Dr. Camidge Discusses Treatment of Patients With ALK+ NSCLC

D. Ross Camidge, MD, PhD
Published: Wednesday, Jan 23, 2019



D. Ross Camidge, MD, PhD, director of thoracic oncology, University of Colorado, discusses optimal treatment strategies for patients with ALK-mutated non–small cell lung cancer (NSCLC).

ALK-driven disease was a complex paradigm for some time due to the emergence of several targeted therapies, but Camidge says things have finally started to settle down in this space. Some patients are already being treated with frontline crizotinib (Xalkori); however, the question becomes, what should be their next line of therapy when they have progressive disease? The available ALK TKIs are comparable in this setting, he notes, but where they differ is in their associated median progression-free survival. In this case, brigatinib (Alunbrig) is the standout drug.

The second question that needs to be addressed is, what should these patients be treated with in the frontline setting? Camidge says that based on data from the phase III ALEX study, alectinib (Alecensa) is the optimal frontline agent. Brigatinib has shown some promising early data when compared with crizotinib in this setting, but with 10 months less follow-up than ALEX. Brigatinib and alectinib seem to have comparable hazard ratios, but these data can mature over time, he concludes.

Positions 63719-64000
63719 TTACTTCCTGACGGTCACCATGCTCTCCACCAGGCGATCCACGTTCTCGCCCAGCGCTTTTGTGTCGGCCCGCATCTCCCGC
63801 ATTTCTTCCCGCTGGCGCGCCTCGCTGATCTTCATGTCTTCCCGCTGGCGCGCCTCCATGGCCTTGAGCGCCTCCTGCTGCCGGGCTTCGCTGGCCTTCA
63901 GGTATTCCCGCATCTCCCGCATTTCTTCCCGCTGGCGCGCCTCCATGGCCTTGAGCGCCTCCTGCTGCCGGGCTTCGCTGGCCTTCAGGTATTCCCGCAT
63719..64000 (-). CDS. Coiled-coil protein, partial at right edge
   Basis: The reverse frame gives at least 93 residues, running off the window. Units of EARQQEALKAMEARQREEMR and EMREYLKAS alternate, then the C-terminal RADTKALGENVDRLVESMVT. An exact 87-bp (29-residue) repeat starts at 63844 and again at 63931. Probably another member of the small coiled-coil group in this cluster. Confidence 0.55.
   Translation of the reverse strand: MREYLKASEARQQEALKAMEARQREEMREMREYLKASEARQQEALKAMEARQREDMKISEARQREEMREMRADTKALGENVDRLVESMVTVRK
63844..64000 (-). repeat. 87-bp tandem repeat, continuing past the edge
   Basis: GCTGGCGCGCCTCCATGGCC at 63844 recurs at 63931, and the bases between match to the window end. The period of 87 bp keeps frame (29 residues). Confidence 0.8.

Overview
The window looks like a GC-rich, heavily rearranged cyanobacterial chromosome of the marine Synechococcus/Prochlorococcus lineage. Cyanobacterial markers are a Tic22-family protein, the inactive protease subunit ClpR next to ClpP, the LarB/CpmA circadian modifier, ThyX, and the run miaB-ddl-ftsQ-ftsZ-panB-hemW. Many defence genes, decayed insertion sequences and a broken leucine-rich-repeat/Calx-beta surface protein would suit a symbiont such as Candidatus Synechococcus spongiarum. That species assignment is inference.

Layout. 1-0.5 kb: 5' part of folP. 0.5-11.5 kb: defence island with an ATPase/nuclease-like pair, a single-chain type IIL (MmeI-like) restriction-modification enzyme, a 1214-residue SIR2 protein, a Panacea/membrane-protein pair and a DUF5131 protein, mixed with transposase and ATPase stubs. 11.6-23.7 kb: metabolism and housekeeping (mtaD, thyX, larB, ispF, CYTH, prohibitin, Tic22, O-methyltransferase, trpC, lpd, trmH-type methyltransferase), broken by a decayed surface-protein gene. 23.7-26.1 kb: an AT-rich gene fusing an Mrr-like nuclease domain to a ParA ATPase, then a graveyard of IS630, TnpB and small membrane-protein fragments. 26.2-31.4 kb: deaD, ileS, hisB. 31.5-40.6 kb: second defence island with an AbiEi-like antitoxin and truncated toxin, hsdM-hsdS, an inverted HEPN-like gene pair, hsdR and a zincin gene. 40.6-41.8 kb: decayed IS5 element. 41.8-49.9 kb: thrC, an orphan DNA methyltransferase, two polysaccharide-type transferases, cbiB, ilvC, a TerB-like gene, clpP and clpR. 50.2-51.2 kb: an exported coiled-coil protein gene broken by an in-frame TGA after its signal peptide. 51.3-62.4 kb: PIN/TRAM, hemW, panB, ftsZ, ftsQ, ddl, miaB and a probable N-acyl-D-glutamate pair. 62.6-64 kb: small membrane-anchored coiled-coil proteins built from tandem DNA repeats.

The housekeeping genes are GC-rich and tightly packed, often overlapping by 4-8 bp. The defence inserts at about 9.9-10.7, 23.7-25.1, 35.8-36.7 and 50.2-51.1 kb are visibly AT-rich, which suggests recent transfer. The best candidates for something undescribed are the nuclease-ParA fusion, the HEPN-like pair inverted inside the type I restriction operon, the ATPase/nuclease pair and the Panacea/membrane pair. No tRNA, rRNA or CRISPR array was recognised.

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D. Ross Camidge, MD, PhD, director of thoracic oncology, University of Colorado, discusses optimal treatment strategies for patients with ALK-mutated non–small cell lung cancer (NSCLC).

ALK-driven disease was a complex paradigm for some time due to the emergence of several targeted therapies, but Camidge says things have finally started to settle down in this space. Some patients are already being treated with frontline crizotinib (Xalkori); however, the question becomes, what should be their next line of therapy when they have progressive disease? The available ALK TKIs are comparable in this setting, he notes, but where they differ is in their associated median progression-free survival. In this case, brigatinib (Alunbrig) is the standout drug.

The second question that needs to be addressed is, what should these patients be treated with in the frontline setting? Camidge says that based on data from the phase III ALEX study, alectinib (Alecensa) is the optimal frontline agent. Brigatinib has shown some promising early data when compared with crizotinib in this setting, but with 10 months less follow-up than ALEX. Brigatinib and alectinib seem to have comparable hazard ratios, but these data can mature over time, he concludes.

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